Former Texas coach Charlie Strong sings "The Eyes of Texas" with his daughters after being defeated by the TCU Horned Frogs 31-9 at Darrell K Royal-Texas Memorial Stadium on November 25, 2016 in Austin, Texas. (Photo by Chris Covatta/Getty Images)

Football

Charlie Strong on coaching at Texas: ‘I do not regret it at all’

Former Texas coach introduced at South Florida as Strong returns to a state with deep recruiting ties, long history as an assistant

Posted December 15th, 2016

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Standing before hundreds of cheering fans in a gray suit and green tie, Charlie Strong proclaimed on Thursday, “I’m thrilled to be the coach at the University of South Florida.”

The former Texas coach was formally introduced at his new position in Tampa, Fla., as just the fourth leader in USF’s brief 17-year history. It appears to be a perfect fit for a coach with deep Florida coaching roots and a long history of recruiting in the Sunshine State.

Strong called his three years at Texas a great experience, “and it’s one I’ll never forget.” He was not asked about the Longhorns during the press conference. During an interview afterward with ESPN, Strong said, “I would go do it again. I do not regret it at all.”

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“I know some things were said when we first took over the job there, but I felt like the support was there,” Strong said. “Steve Patterson was the athletic director that hired me, and then Mike Perrin comes in as the AD. They were always supportive. Those are two guys I really respect right now.

“But when you don’t win games and you’re at a place like the University of Texas, this is what’s going to happen to you,” he added. “You have to win football games.”

Strong was 16-21 during his three years at Texas, giving him the lowest winning percentage (.432) of any coach in UT history.

Some national observers believed Strong did not have internal support. That’s mostly because mega-booster Red McCombs said Strong would make only “a fine position coach, maybe a coordinator” the same day the coach was hired.

The reality was Strong had incredible support from UT Presidents Bill Powers and Gregory L. Fenves during his tenure. Both Strong and his assistants had guaranteed contracts, a first in UT history. Fenves even flew to Tulsa, Okla., in December 2015 to help hire offensive coordinator Sterlin Gilbert.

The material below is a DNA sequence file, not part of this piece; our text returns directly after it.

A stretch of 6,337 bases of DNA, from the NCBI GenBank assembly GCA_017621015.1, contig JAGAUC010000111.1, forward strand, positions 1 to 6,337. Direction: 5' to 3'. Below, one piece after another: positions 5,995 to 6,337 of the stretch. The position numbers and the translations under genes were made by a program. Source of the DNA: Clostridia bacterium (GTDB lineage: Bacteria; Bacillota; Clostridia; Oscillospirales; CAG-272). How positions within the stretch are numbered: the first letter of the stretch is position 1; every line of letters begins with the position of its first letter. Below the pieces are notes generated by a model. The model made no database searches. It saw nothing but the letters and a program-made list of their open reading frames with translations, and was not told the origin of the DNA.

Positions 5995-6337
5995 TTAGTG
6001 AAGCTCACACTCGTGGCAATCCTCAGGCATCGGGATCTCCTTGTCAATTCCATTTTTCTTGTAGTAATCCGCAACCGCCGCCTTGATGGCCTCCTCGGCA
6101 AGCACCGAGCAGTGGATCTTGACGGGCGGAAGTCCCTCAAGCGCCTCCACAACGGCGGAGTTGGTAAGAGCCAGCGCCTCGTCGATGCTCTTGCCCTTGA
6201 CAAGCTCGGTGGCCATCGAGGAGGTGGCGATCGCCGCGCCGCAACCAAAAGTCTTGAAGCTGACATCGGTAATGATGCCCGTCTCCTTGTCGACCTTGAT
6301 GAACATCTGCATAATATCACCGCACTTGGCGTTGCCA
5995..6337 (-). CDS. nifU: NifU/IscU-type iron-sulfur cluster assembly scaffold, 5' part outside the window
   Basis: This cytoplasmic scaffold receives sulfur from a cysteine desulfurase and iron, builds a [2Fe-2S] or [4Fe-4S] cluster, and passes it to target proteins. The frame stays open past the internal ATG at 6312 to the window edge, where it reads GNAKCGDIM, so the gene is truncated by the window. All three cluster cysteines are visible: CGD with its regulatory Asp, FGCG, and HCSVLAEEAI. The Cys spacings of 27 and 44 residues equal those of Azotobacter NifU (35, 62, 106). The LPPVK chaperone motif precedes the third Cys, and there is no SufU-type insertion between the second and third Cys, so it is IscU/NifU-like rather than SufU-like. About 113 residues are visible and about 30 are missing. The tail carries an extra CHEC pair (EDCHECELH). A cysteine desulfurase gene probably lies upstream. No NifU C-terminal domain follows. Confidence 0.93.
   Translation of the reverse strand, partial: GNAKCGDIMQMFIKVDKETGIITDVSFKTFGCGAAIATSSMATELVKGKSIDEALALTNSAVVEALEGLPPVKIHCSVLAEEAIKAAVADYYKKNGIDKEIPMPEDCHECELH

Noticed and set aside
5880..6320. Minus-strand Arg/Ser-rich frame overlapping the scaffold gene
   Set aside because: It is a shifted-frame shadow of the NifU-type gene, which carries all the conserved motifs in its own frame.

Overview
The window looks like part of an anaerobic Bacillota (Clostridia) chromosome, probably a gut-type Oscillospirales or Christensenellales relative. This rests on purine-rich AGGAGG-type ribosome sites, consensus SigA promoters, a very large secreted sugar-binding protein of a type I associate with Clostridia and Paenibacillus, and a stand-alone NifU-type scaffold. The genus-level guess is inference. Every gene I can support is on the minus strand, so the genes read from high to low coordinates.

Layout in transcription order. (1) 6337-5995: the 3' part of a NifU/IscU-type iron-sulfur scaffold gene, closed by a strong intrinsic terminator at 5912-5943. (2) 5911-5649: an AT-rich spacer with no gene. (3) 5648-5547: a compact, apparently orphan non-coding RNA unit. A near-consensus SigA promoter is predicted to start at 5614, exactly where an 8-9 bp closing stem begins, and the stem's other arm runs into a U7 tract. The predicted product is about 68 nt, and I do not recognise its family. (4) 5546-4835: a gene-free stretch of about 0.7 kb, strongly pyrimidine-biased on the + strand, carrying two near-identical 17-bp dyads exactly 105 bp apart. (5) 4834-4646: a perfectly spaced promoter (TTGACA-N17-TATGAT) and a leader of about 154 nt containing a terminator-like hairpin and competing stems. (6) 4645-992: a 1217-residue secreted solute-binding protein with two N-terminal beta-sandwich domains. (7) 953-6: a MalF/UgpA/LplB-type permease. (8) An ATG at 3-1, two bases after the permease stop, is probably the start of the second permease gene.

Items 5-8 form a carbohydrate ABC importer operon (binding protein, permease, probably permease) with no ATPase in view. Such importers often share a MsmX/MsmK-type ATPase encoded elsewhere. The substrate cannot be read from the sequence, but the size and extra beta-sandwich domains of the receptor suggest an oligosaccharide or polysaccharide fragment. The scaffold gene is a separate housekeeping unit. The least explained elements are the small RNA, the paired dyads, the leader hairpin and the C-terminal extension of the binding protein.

Strong ultimately left with two years left on his contract worth $9.4 million. Strong signed a five-year deal at USF with mostly backloaded money. USF will pay Strong $1 million each of the next two years with Texas picking up the rest of the tab — $4.7 million in 2017 and 2018.

On Nov. 26, Texas hired Tom Herman, who was 22-4 the last two seasons at Houston.

Strong becomes only the second black coach in FBS history to get fired and then rehired somewhere else. Notre Dame dumped Ty Willingham after going 21-15 in three years at Notre Dame. He was then hired at Washington and went 11-37 in four seasons.

USF fans have every reason to support Strong and keep the program’s momentum going. The Bulls are 10-2 heading into the upcoming Birmingham Bowl against South Carolina on Dec. 29. Co-offensive coordinator T.J. Weist, who was named interim coach after Taggart’s resignation, will lead the 25th-ranked Bulls in the game.

The school is also pushing to build a new on-campus football stadium.

“Though I’m disappointed in the record, I’m very grateful for the opportunity I had at the University of Texas,” Strong said during the USF press conference. “We built a program, we put a foundation in place that will allow them to have great success in the future, similar to what coach (Willie) Taggart has done here.

“I learned a lot. I coached some outstanding players. I’ve met many, many great people there, and I grew as a coach during my time at Texas. It was a great experience for me. It was a great experience for my family. It was a great experience for our staff. and it’s one I will never regret.

Strong then pivoted to his new position and said, “But those are the days and that has passed us by. Now, it’s time to get on and time to continue to build a program here.”

Contact Brian Davis at 512-445-3957. Email bdavis@statesman.com.

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